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Saturday, January 07, 2006

Kennedy resigns

It has been a sad day for Liberal Democrats everywhere. Although Charles Kennedy's decision to resign was inevitable and in the best interests of the party, it should not detract from the huge contribution he has made to our cause. He has proved to be a popular and politically courageous leader, who led us through two General Elections to our best results since the 1920s. His speech today was dignified as he has been throughout. It underlined his talent and the tragedy that his own problems prevented him from going on to even greater things.

As I said yesterday, I believed that Charles' position had become unsustainable. Despite his protestations, his alcoholism had undermined his effectiveness, whilst his style of leadership appears to have succeeded in alienating many of his colleagues. As Lynne Featherstone writes on her blog, the Parliamentary Party she joined in May 2005 was "pretty dysfunctional....held in a limbo because of what is now clear - a lack of strategic direction from the leadership." Much of this has only become clear to the wider party in the last 36 hours.

Nevertheless, this is not the end of a third party force as some hope. Parties have gone through leadership crises before and have emerged strengthened and renewed. In the case of the Liberal Democrats, the periods before the election of David Steel and Paddy Ashdown, prove that can happen.

So far only one candidate for the succession has declared his hand. Menzies Campbell could well prove to be the man who can give the Liberal Democrats the gravitas and authority we need. He may well too prove to be somebody who can bring together and reconcile factions within the Parliamentary Party, to quickly heal the sores of the past few weeks and to help us to present a clear liberal alternative to Cameron's policy-lite Conservatives and Blair's tired Labour Party.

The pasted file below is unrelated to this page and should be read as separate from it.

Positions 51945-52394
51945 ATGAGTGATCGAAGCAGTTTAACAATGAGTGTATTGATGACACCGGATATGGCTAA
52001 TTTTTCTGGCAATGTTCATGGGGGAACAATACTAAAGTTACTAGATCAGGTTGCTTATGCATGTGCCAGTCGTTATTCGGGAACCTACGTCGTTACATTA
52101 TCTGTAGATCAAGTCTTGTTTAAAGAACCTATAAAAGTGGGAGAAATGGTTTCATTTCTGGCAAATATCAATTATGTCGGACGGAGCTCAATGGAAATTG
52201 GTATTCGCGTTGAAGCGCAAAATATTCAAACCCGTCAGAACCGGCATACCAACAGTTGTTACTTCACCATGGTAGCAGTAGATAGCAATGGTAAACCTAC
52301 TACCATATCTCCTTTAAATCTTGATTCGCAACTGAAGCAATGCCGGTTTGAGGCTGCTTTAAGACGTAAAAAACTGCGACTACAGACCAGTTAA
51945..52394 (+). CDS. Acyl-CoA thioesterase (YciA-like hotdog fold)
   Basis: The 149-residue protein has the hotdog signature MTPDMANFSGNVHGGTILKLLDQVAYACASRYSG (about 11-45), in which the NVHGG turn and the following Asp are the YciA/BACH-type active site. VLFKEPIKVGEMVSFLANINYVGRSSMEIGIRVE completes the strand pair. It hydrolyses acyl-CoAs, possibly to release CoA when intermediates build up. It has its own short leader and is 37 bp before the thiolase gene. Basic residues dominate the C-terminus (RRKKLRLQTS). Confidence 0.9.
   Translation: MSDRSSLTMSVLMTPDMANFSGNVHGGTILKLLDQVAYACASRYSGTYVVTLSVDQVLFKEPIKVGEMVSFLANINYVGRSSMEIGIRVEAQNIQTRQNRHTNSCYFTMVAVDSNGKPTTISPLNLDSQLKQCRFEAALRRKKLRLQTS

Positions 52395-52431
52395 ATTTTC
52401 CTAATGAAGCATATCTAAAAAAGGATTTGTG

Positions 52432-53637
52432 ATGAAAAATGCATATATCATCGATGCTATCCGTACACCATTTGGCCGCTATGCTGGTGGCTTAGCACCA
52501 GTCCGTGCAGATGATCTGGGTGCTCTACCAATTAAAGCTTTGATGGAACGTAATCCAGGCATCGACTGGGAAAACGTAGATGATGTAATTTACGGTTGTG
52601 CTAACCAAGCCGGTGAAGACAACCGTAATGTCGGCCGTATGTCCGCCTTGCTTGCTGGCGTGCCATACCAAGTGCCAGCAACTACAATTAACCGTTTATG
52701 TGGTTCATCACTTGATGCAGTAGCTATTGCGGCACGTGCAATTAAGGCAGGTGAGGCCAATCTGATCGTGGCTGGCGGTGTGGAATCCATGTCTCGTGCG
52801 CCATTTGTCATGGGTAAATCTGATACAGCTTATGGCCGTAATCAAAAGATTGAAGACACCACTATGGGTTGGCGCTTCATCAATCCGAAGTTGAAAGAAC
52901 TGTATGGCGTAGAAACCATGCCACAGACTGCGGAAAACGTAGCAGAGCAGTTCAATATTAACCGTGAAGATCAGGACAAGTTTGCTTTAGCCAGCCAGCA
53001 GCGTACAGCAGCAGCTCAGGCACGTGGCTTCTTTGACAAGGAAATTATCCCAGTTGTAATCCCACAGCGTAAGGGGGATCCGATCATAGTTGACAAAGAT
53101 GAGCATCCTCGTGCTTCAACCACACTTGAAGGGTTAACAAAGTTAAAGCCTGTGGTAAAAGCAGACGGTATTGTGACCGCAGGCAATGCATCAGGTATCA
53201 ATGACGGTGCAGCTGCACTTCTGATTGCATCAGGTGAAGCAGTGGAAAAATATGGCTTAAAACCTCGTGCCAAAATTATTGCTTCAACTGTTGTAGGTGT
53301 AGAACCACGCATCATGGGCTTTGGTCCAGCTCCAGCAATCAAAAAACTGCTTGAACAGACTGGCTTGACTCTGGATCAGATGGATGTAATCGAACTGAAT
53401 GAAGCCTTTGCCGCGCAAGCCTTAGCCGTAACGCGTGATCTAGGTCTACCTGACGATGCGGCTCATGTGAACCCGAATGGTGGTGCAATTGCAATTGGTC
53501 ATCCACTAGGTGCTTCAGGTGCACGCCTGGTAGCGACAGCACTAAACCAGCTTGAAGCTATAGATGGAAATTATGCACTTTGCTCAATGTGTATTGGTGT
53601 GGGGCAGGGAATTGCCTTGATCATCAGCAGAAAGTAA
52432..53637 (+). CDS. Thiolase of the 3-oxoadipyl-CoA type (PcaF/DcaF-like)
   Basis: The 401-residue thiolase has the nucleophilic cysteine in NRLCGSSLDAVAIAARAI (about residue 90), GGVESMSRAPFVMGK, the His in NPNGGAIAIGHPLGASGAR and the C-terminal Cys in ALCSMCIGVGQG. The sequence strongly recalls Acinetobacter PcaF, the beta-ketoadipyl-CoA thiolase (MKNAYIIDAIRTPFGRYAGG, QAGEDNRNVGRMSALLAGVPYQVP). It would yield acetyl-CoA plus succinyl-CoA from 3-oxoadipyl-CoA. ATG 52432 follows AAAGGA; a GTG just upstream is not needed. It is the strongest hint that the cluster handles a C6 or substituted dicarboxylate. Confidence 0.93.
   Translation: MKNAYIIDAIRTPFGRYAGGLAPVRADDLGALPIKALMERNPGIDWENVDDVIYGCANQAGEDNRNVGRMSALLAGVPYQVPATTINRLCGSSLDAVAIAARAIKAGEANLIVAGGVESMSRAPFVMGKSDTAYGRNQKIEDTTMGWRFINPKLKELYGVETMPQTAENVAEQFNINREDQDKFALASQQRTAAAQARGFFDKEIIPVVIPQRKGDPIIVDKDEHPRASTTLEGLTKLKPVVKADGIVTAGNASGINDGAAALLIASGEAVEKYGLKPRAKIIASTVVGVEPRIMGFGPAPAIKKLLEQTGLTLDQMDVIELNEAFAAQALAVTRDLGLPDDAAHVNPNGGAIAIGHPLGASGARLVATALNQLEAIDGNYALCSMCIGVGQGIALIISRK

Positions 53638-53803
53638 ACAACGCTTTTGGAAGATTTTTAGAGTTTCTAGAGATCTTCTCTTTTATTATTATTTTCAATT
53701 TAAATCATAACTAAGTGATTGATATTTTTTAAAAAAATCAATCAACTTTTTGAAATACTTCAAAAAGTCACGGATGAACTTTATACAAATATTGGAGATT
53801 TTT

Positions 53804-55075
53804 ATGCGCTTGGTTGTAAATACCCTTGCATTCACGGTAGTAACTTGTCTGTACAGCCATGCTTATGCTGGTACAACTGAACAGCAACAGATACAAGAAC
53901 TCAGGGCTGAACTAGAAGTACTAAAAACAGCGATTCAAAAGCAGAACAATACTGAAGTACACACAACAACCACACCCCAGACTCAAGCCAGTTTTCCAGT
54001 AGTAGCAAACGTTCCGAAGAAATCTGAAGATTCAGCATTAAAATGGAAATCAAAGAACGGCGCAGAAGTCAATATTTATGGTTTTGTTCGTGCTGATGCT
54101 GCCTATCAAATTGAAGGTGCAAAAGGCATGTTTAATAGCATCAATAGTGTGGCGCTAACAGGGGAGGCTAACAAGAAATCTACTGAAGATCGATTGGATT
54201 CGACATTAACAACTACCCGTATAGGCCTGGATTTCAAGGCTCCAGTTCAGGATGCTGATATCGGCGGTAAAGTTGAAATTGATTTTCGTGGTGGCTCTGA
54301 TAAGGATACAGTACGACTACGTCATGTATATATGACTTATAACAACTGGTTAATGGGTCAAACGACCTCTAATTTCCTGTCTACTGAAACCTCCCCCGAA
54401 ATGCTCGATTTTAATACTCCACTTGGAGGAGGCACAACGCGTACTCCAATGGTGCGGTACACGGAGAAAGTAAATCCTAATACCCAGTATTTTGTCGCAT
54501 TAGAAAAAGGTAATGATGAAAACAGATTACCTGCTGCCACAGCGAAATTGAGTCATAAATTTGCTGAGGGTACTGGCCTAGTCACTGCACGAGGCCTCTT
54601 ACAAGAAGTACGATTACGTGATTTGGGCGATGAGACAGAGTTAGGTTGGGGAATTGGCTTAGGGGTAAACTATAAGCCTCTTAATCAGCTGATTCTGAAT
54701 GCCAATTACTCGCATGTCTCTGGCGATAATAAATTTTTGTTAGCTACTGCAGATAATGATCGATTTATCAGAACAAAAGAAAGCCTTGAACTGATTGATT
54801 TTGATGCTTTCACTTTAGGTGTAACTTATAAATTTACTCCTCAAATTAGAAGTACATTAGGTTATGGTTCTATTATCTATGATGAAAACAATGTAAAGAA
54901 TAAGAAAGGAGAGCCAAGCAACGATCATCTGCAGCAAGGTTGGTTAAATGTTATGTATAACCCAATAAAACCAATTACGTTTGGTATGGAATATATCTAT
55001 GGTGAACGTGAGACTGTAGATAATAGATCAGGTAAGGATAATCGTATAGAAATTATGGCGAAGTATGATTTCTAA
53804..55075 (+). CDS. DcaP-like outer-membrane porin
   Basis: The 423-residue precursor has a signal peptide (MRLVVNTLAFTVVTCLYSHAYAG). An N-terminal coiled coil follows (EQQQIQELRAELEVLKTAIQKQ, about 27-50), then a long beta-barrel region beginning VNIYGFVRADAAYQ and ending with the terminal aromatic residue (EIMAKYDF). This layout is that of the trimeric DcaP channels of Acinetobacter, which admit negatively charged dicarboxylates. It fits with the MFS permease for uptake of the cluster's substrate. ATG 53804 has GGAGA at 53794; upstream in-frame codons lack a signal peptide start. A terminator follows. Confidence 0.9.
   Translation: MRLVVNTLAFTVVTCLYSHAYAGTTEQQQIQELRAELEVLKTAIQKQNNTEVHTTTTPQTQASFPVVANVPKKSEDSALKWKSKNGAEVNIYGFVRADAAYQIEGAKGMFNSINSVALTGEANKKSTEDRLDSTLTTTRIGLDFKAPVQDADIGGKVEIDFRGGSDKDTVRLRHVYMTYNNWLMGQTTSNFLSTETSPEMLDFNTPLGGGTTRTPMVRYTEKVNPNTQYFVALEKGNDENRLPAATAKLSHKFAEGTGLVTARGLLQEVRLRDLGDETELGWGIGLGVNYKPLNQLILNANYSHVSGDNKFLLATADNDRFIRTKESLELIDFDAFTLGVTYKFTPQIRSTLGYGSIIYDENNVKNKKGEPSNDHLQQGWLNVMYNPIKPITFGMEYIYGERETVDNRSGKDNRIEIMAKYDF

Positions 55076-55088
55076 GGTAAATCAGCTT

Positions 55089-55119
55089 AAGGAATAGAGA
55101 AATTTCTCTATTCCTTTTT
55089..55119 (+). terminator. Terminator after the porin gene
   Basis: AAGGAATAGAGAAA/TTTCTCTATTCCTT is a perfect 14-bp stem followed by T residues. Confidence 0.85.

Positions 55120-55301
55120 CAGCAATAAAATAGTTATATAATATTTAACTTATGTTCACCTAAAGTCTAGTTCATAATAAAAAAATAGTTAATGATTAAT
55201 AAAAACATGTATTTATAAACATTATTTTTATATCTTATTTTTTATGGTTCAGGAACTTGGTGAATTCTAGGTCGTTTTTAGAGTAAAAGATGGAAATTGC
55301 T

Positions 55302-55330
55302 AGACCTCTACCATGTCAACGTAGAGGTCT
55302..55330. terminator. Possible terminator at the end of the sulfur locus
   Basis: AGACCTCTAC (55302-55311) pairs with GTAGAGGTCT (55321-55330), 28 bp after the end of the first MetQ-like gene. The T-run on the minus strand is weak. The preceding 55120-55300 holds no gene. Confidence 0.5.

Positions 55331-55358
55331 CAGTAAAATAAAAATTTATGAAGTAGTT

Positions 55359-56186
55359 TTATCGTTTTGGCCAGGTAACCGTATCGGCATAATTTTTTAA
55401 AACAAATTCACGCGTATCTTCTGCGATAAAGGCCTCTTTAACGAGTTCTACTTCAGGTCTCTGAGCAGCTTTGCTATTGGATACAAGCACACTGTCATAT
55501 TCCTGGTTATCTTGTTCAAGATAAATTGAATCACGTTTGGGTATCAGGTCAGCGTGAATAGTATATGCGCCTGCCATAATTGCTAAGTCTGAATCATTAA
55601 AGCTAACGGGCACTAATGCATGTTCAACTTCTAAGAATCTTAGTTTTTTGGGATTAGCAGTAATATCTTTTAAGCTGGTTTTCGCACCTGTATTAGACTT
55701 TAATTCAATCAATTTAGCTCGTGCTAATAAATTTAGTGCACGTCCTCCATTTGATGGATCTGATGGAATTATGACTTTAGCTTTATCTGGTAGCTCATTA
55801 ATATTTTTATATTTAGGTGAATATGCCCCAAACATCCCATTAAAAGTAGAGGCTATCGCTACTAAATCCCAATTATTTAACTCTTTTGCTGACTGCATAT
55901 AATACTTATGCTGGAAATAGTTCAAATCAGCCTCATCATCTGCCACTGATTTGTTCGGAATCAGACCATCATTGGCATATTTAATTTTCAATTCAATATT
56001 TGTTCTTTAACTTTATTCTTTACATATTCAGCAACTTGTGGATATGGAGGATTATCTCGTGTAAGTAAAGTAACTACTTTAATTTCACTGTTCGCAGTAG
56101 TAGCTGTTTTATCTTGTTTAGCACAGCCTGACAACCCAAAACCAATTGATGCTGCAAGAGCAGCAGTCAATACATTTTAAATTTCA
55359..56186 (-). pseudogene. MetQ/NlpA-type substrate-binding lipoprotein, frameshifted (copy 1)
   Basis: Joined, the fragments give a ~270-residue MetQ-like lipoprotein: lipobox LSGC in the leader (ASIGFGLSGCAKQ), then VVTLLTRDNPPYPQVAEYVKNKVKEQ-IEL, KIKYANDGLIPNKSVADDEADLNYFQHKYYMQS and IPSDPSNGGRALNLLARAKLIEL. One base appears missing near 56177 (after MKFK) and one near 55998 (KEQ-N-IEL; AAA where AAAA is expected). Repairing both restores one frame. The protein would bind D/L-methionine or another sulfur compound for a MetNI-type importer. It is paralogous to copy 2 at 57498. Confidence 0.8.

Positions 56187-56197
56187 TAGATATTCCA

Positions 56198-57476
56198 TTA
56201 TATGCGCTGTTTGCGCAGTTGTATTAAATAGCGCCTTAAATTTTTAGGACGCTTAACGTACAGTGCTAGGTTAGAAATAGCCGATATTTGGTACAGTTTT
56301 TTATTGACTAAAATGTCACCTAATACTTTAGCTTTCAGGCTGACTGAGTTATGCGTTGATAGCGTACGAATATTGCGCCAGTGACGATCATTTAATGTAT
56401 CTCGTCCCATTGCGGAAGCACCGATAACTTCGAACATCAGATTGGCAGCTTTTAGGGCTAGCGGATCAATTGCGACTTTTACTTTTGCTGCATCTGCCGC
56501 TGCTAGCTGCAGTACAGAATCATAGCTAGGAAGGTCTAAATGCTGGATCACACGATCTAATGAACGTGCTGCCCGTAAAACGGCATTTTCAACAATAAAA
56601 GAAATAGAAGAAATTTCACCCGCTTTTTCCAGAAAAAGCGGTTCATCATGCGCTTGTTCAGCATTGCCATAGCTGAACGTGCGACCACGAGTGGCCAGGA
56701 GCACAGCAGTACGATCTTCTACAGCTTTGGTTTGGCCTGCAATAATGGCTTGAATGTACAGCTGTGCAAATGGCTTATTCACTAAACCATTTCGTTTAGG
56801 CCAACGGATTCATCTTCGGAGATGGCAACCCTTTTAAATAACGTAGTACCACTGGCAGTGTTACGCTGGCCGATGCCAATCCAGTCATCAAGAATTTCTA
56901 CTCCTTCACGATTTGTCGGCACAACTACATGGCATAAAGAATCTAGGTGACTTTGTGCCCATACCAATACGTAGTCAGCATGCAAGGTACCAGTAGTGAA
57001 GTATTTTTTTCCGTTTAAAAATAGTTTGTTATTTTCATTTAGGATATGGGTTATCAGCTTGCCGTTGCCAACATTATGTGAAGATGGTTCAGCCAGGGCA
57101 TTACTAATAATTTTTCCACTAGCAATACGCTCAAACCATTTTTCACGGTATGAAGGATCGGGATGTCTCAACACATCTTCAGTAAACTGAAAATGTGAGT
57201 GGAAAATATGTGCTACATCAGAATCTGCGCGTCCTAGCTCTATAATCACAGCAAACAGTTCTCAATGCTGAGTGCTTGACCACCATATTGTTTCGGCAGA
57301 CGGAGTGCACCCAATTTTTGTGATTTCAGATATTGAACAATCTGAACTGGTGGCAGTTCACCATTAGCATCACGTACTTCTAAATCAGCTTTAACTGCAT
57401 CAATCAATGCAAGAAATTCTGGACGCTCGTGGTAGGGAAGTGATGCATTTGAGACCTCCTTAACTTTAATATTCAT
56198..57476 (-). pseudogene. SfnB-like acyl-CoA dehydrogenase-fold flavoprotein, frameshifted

It is too early to say who I will be supporting - the party has not yet decided how it will proceed - but I suspect that like many other members I will be looking for somebody who can steer us past ideological divisions of the past, no matter how insignificant and over-inflated, into clear Liberal waters. From that point I believe that we will enjoy more electoral success and prove once more to be a beneficial force for change in the UK.
Even if Ming the merciless becomes leader by acclamation I fear the whispering will not die down totally and the Lib Dems will take time to put this episode behind them.

Images of the eponymous 'men in grey suits' who used to trigger regicide in the Tory Party spring to mind.

For the Party's sake a genuine leadership election is probably a must. The new leader needs a mandate from the Party as a whole, although given the upcoming English local elections a brief interegnum followed by a summer contest might be the way to go.

Perhaps the process of electing a new UK leader will provide a window of opportunity for the Welsh Lib Dems to consider their own leadership?
Classic line from Tom Watson ...

"Menzies Campbell is the new leader.

We have the Blairites. The Tories have the Cameroons. Presumably the Lib Dems now have the Mingers."

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